through—saving you both water and energy.
6 Make sure your hot water system thermostat is not set too
high. Adding cold water to reduce the temperature of very
hot water wastes both water and energy.
6 Use a bucket to catch water while the shower warms up.
You can then reuse this water on your garden.
For baths and basins:
6 use a plug when washing your hands and face
6 turn off the tap while cleaning your teeth or shaving
6 use as little water as possible in the bath. Put the plug in
before you turn on the tap and fill the bath to less than a
third. You may also like to bath small children together.
Laundry
The laundry is a place where you not only use a lot of water
but you also use energy and detergents.
The best way to save water in the laundry is to make sure
that you select the right washing machine. Select one that
has a water rating of 4 stars or more. This will usually mean
a front-loading washing machine. On average, front-loading
washing machines use up to 50 per cent less water, 35 per
cent less detergent and 30 per cent less energy than
top loaders.
Here are some other changes you can make to your
laundry habits:
6 If you stop using your washing machine every day, you can
sort and wash bigger loads more efficiently.
Kitchen
There are many ways to save water in the kitchen.
Did you know that a 5-star water-efficient dishwasher uses
as little as 7 litres of water? This means that a water-efficient
dishwasher will use less water than washing dishes by hand.
You can save even more water by thinking about how you
use your water-efficient dishwasher. Make sure you:
6 only use the dishwasher when you have a full load
6 scrape your plates clean instead of pre-rinsing your dishes
under the tap.
6 Pre-treat stains before you wash. This will reduce the
chances of having to rewash.
Non-water efficient dishwashers can use up to 25 litres of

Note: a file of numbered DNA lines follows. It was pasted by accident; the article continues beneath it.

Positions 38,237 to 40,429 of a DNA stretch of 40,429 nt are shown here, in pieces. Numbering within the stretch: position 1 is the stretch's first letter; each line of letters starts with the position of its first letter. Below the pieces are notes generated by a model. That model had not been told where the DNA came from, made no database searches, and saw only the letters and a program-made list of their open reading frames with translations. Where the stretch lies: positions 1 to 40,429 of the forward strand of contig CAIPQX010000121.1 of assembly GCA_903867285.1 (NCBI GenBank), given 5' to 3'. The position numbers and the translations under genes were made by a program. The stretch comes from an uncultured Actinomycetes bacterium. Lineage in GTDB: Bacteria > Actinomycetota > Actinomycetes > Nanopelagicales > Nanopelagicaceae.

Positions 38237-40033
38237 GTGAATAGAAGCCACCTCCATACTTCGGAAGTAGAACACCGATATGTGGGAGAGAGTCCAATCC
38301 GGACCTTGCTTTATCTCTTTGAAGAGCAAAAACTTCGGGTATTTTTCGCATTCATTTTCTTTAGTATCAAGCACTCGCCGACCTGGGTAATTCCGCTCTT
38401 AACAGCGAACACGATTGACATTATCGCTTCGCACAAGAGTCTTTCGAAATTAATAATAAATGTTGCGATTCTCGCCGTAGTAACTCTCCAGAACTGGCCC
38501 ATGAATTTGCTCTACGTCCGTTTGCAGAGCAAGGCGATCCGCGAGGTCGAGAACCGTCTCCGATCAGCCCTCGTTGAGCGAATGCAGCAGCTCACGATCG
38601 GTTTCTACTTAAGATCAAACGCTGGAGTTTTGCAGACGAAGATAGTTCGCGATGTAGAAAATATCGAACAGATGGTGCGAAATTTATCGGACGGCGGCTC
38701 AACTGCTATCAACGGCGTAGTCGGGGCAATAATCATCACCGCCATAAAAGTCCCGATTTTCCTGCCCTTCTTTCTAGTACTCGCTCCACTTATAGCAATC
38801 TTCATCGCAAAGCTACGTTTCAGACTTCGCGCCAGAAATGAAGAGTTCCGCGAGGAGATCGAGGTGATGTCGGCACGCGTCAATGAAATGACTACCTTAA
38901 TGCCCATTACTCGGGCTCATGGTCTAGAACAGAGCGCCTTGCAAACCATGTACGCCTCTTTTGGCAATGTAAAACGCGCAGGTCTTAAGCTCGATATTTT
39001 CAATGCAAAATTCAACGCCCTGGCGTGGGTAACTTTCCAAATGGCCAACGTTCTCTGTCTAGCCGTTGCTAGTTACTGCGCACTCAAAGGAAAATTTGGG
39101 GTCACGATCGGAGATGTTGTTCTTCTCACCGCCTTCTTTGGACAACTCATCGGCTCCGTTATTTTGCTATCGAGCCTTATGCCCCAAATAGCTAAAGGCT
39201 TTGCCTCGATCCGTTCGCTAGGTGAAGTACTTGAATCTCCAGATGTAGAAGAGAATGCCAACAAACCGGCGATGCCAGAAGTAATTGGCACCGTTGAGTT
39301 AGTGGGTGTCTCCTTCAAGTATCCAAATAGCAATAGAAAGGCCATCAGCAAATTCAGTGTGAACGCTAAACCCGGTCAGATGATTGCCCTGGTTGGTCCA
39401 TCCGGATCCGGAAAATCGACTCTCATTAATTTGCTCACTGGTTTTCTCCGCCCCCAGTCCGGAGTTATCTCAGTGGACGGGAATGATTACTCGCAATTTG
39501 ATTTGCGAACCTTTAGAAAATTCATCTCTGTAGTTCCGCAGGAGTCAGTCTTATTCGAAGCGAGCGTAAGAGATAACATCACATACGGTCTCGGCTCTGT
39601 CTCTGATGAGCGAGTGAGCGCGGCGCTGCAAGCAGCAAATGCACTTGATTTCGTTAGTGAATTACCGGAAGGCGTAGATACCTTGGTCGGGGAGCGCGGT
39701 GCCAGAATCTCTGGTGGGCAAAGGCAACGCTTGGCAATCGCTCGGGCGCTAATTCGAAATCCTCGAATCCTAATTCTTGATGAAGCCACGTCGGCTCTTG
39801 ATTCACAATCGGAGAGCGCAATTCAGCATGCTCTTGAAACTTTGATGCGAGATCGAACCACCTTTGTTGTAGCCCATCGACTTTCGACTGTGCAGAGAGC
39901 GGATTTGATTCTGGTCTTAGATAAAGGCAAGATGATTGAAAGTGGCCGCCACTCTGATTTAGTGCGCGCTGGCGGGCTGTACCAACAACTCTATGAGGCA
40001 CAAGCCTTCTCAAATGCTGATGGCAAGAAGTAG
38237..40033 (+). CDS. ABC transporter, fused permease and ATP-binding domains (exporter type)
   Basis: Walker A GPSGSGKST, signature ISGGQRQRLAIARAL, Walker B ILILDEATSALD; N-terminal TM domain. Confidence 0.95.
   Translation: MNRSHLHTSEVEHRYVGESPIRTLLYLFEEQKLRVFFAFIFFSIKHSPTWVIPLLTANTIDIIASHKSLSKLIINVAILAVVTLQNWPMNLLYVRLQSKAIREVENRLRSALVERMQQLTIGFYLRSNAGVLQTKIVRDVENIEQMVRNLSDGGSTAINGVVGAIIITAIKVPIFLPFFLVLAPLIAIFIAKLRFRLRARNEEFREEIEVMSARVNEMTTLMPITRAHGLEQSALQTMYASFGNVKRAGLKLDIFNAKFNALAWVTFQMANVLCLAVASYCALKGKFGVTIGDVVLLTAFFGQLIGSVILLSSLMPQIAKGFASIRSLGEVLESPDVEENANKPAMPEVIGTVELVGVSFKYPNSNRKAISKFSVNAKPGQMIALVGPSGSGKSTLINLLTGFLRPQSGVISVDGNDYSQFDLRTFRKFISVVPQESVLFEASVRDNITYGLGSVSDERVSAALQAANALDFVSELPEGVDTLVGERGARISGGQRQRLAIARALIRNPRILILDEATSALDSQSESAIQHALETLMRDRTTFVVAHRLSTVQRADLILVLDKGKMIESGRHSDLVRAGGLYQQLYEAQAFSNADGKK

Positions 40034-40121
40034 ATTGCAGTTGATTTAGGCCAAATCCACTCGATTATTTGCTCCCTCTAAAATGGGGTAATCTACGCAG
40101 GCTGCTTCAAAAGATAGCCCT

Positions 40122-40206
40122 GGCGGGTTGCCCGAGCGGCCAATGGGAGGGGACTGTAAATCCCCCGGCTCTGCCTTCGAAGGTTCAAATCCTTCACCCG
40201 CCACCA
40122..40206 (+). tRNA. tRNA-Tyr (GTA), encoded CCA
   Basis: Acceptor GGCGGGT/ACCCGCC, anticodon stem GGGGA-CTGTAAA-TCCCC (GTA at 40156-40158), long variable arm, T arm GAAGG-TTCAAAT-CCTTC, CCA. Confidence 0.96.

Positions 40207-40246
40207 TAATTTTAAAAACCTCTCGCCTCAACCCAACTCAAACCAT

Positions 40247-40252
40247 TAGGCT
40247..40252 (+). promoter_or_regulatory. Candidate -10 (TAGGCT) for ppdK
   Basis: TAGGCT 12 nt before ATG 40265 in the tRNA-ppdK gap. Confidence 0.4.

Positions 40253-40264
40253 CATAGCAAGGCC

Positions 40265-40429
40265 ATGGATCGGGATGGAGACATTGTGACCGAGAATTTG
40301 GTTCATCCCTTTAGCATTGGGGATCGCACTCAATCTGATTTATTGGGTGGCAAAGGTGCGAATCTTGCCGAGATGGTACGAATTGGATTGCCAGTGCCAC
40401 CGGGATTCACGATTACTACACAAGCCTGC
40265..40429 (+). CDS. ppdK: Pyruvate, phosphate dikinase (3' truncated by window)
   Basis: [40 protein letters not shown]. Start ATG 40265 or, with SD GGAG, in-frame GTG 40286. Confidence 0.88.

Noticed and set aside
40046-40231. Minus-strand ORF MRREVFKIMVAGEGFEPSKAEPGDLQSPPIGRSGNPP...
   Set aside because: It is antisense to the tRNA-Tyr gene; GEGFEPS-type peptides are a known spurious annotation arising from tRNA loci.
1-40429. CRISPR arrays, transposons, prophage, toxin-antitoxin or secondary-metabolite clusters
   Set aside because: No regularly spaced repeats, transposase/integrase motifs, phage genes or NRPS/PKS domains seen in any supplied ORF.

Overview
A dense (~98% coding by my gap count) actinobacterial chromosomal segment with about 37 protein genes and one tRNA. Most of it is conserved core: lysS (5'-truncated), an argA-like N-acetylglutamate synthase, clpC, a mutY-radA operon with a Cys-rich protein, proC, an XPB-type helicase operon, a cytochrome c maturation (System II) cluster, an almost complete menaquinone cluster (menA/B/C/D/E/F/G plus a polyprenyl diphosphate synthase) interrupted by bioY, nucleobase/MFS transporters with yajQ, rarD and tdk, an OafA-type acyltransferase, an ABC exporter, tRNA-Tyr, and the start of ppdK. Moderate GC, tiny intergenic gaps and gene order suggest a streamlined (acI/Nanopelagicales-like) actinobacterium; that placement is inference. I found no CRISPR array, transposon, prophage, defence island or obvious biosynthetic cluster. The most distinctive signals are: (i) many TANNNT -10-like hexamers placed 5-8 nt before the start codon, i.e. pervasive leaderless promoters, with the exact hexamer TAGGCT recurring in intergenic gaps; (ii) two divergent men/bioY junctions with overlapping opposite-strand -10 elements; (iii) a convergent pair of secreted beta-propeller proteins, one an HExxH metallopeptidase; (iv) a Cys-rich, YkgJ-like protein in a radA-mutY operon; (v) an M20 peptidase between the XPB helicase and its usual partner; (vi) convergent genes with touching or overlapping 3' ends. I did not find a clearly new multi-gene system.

water a cycle. If you have this type of dishwasher, you will
save more water if you wash your dishes by hand.
6 Make sure that everyone picks up and sorts the clothes
they wear each day. That way, clean clothes won’t get
washed just because they are left lying on the floor.
If you hand-wash your dishes, don’t rinse them under
running water. A running kitchen tap can use up to 15 litres
of water a minute.
6 If you are washing clothes by hand, use only as much
water as you need in the sink or bucket. Reuse this water
in your garden.
6 If you have two sinks, half-fill the second with rinsing
water. If you only have one sink, rinse the washed dishes
in a pan of hot water.
6 Divert greywater from your washing machine for
immediate use on your garden, but don’t use it on
your vegetables. Also consider using biodegradable,
low-phosphorous, low-sodium and low-nitrogen
detergents, which are better for the garden.
6 Don’t use running water to wash your vegetables or to
defrost food. Instead, wash your vegetables in a bowl and
place your frozen food in the fridge to thaw overnight.
6 Scrape your dishes and soak your pots and pans to
remove food rather than rinsing them under running water.
6 Garbage disposal units can use up to 6 litres of water a
day and also put extra rubbish into the sewage. Rather
than putting your food scraps down the drain, put them
into compost or a worm farm.
6 Encourage your children to empty their water bottles onto
your garden or pot plants instead of down the sink.
Check for leaks
A lot of water around the home can be lost because of
leaking pipes and dripping taps. Just one slowly dripping tap
can waste 9000 litres of water a year, while a visibly leaking
toilet can waste more than 60 000 litres.
Make sure that you turn all your taps off properly, check
for leaks, repair leaking taps, and check washers for wear
and tear.
You can check if your toilet is leaking by putting a little food
colouring in the tank. If the food colouring appears in the
bowl without flushing, have the cistern repaired immediately.
To find out if you have a leak in your pipes, turn off all taps
and make sure that nobody will be using any water. Check
your water meter and make a note of the reading. Recheck
the meter after at least one hour. If the reading has changed,
you may have a leak. This needs to be found and fixed.
More information
Visit the Department of Environment and Resource
Management website <www.derm.qld.gov.au/waterwise>
or contact your local council or distributor-retailer.
#28764
www.derm.qld.gov.au